Five New Year’s Resolutions for Video Games to Keep in 2014

by Jarrod S. Lipshy


 Video game developers and publishers aren’t like us. Before a game gets released it has to go down an intensive production pipeline for at least a year, not to mention the time spent concepting and going through red tape to even get the project off the ground. The games we play today are made with the technology from about two years ago, and took about as much time and TLC as any installment of The Hobbit.

But, for the sake of argument, let’s pretend that video games are like us, and that at this sentimental and self-reflective time of the year they evaluate all the missed opportunities and mistakes they have accrued, just like we do. In this scenario, games should join us in turning a new leaf, and set personal goals for the year. Goals like…

5. Lose Weight/Be More Active


Let’s face it: a lot of games released on the traditional market are starting to look a bit bloated. I remember playing Assassin’s Creed 3 at a friend’s house and being confused as to why five hours into the game I wasn’t playing as the character on the box. Arkham Origins likewise felt a bit heavy on cutscenes and tutorials that pad out time in between the mind-numbingly repetitive combat.

The fact is a lot of games have started coming up short on the “you play them” side and more so on the “you and it interact together” type thing. This was a great experience playing Seaman on the Dreamcast back in 2001, but the appeal of gimmicky games wears quite thin when you realize you bought an expensive toy that must be kept in its shiny packaging rather than taken out and played with.

Games like Portal,  Shadow of the Colossus and Hotline Miami throw mud in the face of this concept . These games show that you can keep a player busy and provide new experiences without introducing a section dedicated to body gliding for exactly one level just to keep their attention. Instead, these games introduce new concepts gradually that extend from the old. Portal thrusts you into the simulated environment and has you jumping and shooting dimensionally-challenged hoops within minutes, as does Shadow of the Colossus have you climbing the body hair of the nearest freakishly-huge monster and stabbing him right in the internal organs immediately after teaching you to jump and climb with only two buttons. The challenge curve of these games adds nuance without making you learn something completely new every two hours. Instead, you learn more about what you thought you already knew and milk the mechanics introduced in the beginning of the game for all they’re worth.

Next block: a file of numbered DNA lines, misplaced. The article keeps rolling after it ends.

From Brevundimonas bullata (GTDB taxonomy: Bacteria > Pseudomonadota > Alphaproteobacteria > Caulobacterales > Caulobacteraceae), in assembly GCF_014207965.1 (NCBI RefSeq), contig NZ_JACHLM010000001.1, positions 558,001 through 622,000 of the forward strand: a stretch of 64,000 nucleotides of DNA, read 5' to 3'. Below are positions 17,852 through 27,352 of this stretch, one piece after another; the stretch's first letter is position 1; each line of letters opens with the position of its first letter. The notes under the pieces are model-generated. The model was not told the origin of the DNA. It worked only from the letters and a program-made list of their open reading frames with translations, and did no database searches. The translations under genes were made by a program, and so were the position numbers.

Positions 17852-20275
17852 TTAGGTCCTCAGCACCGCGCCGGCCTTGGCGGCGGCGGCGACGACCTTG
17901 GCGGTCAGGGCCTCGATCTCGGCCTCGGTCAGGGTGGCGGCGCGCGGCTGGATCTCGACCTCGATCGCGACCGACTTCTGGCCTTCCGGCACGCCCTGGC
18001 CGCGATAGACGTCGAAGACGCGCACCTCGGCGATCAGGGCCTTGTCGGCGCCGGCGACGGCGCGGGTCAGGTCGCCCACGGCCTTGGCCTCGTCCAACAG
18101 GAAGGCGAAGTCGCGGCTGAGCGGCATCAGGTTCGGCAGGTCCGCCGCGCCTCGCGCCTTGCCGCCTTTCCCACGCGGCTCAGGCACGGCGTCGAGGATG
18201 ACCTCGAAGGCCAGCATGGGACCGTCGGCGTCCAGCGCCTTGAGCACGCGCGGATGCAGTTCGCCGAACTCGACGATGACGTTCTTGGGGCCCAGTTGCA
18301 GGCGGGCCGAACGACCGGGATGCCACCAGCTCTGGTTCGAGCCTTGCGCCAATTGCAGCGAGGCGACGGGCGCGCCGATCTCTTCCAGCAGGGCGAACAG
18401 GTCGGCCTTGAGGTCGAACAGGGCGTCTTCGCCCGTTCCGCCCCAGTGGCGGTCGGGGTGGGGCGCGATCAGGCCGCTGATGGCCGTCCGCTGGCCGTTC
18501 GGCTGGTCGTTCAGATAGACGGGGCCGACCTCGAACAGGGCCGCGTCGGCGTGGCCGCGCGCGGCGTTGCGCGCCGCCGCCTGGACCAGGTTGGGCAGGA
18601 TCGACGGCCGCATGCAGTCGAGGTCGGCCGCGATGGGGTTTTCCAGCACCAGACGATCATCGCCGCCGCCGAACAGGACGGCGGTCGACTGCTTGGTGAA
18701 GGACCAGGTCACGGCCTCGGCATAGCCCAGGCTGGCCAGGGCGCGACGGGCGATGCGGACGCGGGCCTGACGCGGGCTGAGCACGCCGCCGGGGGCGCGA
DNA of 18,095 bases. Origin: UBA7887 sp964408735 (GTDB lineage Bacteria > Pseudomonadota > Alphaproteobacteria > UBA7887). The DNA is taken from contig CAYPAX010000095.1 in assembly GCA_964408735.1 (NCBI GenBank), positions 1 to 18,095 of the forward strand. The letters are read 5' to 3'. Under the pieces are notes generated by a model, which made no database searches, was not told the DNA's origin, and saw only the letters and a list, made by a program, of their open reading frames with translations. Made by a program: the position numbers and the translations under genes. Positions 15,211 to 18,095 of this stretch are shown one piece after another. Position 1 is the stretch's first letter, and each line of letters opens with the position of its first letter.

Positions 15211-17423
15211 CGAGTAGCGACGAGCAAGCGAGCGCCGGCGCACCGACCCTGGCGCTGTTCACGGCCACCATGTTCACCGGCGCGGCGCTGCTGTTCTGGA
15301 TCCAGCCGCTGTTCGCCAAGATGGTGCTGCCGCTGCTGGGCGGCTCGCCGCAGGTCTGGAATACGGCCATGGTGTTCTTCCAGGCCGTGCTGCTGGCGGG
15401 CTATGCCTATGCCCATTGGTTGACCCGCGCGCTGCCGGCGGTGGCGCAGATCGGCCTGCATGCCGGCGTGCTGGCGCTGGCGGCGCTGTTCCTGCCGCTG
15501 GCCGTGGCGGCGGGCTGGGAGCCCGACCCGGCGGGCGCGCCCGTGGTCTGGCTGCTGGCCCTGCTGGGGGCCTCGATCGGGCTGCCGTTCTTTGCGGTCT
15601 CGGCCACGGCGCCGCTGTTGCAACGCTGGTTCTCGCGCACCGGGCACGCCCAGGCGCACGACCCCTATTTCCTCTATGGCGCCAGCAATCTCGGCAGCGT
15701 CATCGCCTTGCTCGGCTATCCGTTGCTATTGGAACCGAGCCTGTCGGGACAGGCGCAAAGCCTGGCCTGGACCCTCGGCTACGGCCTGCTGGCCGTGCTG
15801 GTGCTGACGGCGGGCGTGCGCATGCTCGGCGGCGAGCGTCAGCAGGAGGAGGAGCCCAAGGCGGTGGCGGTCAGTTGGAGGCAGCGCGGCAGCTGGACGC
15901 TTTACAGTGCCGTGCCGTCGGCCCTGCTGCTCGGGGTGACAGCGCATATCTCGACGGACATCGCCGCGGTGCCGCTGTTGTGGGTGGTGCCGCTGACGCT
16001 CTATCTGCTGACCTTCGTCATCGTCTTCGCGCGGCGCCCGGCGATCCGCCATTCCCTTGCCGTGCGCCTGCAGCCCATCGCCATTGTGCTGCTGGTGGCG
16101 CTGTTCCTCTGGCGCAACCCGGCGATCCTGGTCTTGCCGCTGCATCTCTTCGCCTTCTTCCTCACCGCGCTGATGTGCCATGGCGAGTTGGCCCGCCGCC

I’m not saying there’s no place for the Grand Theft Auto Vs of the world who want to give the player a lot of goodies, eye candy, and room to explore, but I am saying that not every game should try to be GTA V. Cut out the fat and focus on what you’re good at. The players will thank you for not eating into their time.

4. Mind Their Own Business


For the last time WiiU, I DO NOT want my Facebook friends to know that I’ve died yet again in Resident Evil: Revelations! As far as I could tell this was a feature nobody really asked for. I could actually just tell my friends manually rather than have the developers do it for me.

Having a game request to “post on your behalf” was creepy enough when on the PC or mobile device, but when your Xbox 360 started to want to share the wonderful times you and it have had together with the world, the motives began to seem a bit suspect. Games now transform you into a mouthpiece expounding game’s virtues as a mandatory fee for entry, instead of this praise being a well-earned reward for developers. Also, a lot of people like me play games to escape from the day-to-day. Once a console starts sharing your private experiences (or repeatedly requesting to do so,) it blurs the line between private and public, not to mention confusing a consumer for an employee.

And while we’re on the subject, you don’t NEED to have my phone number, Xbox 360. I don’t care if someone might try to infiltrate my account. Considering that my credit card info is no longer current,  they won’t be able to do anything but play Mega Man 10. Once I start sharing all my other personal information with you, though, that provides even more delicious data for hackers to make my life miserable with. So it’d be just great, game, if we could keep this whole thing strictly platonic without you feeling all insecure and overemphasizing how much fun we have together on social media, or getting jealous and paranoid and demanding me to unlock my phone.

3. Try Something New


Tried and true formulas can always be appreciated. That’s why I’ve sampled damn near every Zelda and loved them despite Nintendo essentially remaking the same game fourteen times. However, there’s something to be said for originality. Nintendo recently announced a game tentatively called Hyrule Warriors which is a Zelda spinoff that emphasizes fast melee combat against mobs of enemies or giant bosses.